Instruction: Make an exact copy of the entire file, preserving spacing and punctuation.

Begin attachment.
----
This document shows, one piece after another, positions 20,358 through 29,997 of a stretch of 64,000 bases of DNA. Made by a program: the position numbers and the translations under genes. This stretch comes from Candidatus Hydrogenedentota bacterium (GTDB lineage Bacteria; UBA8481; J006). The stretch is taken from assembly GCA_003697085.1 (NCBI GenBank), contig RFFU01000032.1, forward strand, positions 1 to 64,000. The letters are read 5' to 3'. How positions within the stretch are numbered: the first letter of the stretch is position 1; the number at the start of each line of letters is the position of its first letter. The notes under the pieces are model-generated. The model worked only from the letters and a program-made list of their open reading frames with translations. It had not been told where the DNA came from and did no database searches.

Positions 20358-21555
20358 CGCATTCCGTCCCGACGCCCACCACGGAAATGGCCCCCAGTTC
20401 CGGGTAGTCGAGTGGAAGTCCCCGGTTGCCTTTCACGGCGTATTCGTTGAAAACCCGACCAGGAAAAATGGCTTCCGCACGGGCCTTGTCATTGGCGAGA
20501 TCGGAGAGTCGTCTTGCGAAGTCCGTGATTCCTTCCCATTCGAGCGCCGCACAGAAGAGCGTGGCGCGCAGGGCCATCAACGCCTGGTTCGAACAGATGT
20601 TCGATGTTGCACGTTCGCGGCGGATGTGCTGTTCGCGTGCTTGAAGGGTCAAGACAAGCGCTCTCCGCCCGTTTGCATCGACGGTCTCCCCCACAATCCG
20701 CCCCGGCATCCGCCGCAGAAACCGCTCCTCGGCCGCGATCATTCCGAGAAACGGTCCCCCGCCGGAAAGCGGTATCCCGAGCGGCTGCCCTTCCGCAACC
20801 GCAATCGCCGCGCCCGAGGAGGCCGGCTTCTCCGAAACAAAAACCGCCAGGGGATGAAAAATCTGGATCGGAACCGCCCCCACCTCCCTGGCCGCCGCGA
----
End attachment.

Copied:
This document shows, one piece after another, positions 20,358 through 29,997 of a stretch of 64,000 bases of DNA. Made by a program: the position numbers and the translations under genes. This stretch comes from Candidatus Hydrogenedentota bacterium (GTDB lineage Bacteria; UBA8481; J006). The stretch is taken from assembly GCA_003697085.1 (NCBI GenBank), contig RFFU01000032.1, forward strand, positions 1 to 64,000. The letters are read 5' to 3'. How positions within the stretch are numbered: the first letter of the stretch is position 1; the number at the start of each line of letters is the position of its first letter. The notes under the pieces are model-generated. The model worked only from the letters and a program-made list of their open reading frames with translations. It had not been told where the DNA came from and did no database searches.

Positions 20358-21555
20358 CGCATTCCGTCCCGACGCCCACCACGGAAATGGCCCCCAGTTC
20401 CGGGTAGTCGAGTGGAAGTCCCCGGTTGCCTTTCACGGCGTATTCGTTGAAAACCCGACCAGGAAAAATGGCTTCCGCACGGGCCTTGTCATTGGCGAGA
20501 TCGGAGAGTCGTCTTGCGAAGTCCGTGATTCCTTCCCATTCGAGCGCCGCACAGAAGAGCGTGGCGCGCAGGGCCATCAACGCCTGGTTCGAACAGATGT
20601 TCGATGTTGCACGTTCGCGGCGGATGTGCTGTTCGCGTGCTTGAAGGGTCAAGACAAGCGCTCTCCGCCCGTTTGCATCGACGGTCTCCCCCACAATCCG
20701 CCCCGGCATCCGCCGCAGAAACCGCTCCTCGGCCGCGATCATTCCGAGAAACGGTCCCCCGCCGGAAAGCGGTATCCCGAGCGGCTGCCCTTCCGCAACC
20801 GCAATCGCCGCGCCCGAGGAGGCCGGCTTCTCCGAAACAAAAACCGCCAGGGGATGAAAAATCTGGATCGGAACCGCCCCCACCTCCCTGGCCGCCGCGA